Don’t let mama fool you: (fake) study says kisses don’t help booboos.

By Seriously Science | January 11, 2016 10:48 am
Image: Flickr/Karen Freer

Image: Flickr/Karen Freer

If there were ever a study that supported the stereotype of the cold-hearted scientist, this might be it. Thank goodness it was apparently written in jest, along the lines of the British Medical Journal’s annual Christmas issue. But the “study” has still taken the internet by storm, because, well… it’s a bit nuts. It reports a series of experiments in which toddlers are inflicted with booboos, and tested directly whether a mother’s kiss would make it better. And how did they inflict booboos, you ask? Well, here’s a long quote directly from the Materials and Methods, because anything else wouldn’t do it justice:

To induce head boo-boos, a piece of chocolate was placed under a low table edge and the child would be allowed to crawl to the candy. Invariably, the child would then stand to eat the chocolate and would strike his or her head on the table edge. All tables were constructed of soft wood (pine or fir) and edges were appropriately rounded enough to guarantee that skin would not be broken. Hand boo-boos were induced by placing a favourite object (lovey) of the child just out of reach on a counter behind a heated coil. Attempts to obtain the lovey would result in a noxious thermal stimulus to the fingertips.

You just can’t make this stuff up! Except, apparently, in this case…

Maternal kisses are not effective in alleviating minor childhood injuries (boo-boos): a randomized, controlled and blinded study.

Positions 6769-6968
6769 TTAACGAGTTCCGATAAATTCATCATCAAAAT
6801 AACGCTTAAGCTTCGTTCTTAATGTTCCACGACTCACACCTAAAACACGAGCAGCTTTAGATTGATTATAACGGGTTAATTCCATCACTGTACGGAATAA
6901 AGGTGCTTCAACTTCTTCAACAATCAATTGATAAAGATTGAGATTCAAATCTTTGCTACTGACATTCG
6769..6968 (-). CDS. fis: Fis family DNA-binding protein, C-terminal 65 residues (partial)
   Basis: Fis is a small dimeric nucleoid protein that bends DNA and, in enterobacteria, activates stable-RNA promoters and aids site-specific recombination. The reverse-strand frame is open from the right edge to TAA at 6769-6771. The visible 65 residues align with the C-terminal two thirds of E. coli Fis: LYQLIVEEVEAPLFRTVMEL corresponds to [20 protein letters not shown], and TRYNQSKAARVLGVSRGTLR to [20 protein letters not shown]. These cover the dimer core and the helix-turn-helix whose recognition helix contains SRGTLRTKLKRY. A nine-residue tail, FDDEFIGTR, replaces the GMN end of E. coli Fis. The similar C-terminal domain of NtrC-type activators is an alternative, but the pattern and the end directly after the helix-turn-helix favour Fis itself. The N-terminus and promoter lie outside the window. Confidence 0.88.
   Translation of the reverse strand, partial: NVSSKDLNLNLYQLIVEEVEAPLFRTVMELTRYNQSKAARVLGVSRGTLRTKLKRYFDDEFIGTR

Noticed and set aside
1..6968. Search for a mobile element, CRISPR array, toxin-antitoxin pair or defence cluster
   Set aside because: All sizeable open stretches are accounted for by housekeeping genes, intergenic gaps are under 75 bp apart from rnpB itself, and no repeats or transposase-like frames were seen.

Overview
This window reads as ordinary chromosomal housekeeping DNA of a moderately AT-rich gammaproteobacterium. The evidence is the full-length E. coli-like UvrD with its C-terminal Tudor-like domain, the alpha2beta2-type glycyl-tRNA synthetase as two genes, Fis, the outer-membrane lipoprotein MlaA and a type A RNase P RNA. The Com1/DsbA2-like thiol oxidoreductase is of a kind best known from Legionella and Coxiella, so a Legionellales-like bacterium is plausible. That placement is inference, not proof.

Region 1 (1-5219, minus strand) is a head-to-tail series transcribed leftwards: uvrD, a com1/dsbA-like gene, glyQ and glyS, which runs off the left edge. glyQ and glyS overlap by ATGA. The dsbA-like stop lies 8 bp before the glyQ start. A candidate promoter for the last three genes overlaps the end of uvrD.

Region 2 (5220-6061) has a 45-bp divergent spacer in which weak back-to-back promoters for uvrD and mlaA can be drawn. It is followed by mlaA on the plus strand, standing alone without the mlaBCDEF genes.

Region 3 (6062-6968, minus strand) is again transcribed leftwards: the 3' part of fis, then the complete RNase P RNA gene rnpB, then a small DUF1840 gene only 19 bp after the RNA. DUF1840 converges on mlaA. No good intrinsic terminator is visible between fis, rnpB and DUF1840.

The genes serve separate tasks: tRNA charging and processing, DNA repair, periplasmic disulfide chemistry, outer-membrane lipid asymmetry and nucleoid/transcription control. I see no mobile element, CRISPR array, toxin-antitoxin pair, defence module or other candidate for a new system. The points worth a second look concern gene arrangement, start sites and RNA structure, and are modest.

“BACKGROUND: The practice of maternal kissing of minor injuries of childhood (boo-boos), though widely endorsed and practised, has never been demonstrated to be of benefit to children.

OBJECTIVE: To determine the efficacy, if any, of maternal kissing of boo-boos in toddlers.

DESIGN: Randomized, controlled and double-blinded study of children with experimentally induced minor injuries. Control arms included both no intervention group and ‘sham’ (non-maternal) kissing. Children were blinded to the identity of the kisser in both the maternal and sham control groups.

SETTING: Outpatient research clinics in Ottawa, Canada.

PARTICIPANTS: 943 maternal-toddler pairs recruited from the community.

MEASUREMENTS: Toddler Discomfort Index (TDI) pre-injury, 1 and 5 minutes post-injury.

RESULTS: One-minute and 5-minute TDI scores did not differ significantly between the maternal and sham kiss groups. Both of these groups had significantly higher TDI scores at 5 minutes compared to the no intervention group.

CONCLUSIONS: Maternal kissing of boo-boos confers no benefit on children with minor traumatic injuries compared to both no intervention and sham kissing. In fact, children in the maternal kissing group were significantly more distressed at 5 minutes than were children in the no intervention group. The practice of maternal kissing of boo-boos is not supported by the evidence and we recommend a moratorium on the practice.”

Related content:
NCBI ROFL: Children smelling man-sweat… for science!
NCBI ROFL: Freud’s take on doctors treating their own children is (surprise!) disturbing.
NCBI ROFL: How scaring small children can help you lose weight.


Seriously, Science?

Seriously, Science?, formerly known as NCBI ROFL, is the brainchild of two prone-to-distraction biologists. We highlight the funniest, oddest, and just plain craziest research from the PubMed research database and beyond. Because nobody said serious science couldn't be silly!
Follow us on Twitter: @srslyscience.
Send us paper suggestions: srslyscience[at]gmail.com.

See More


Discover's Newsletter

Sign up to get the latest science news delivered weekly right to your inbox!

Collapse bottom bar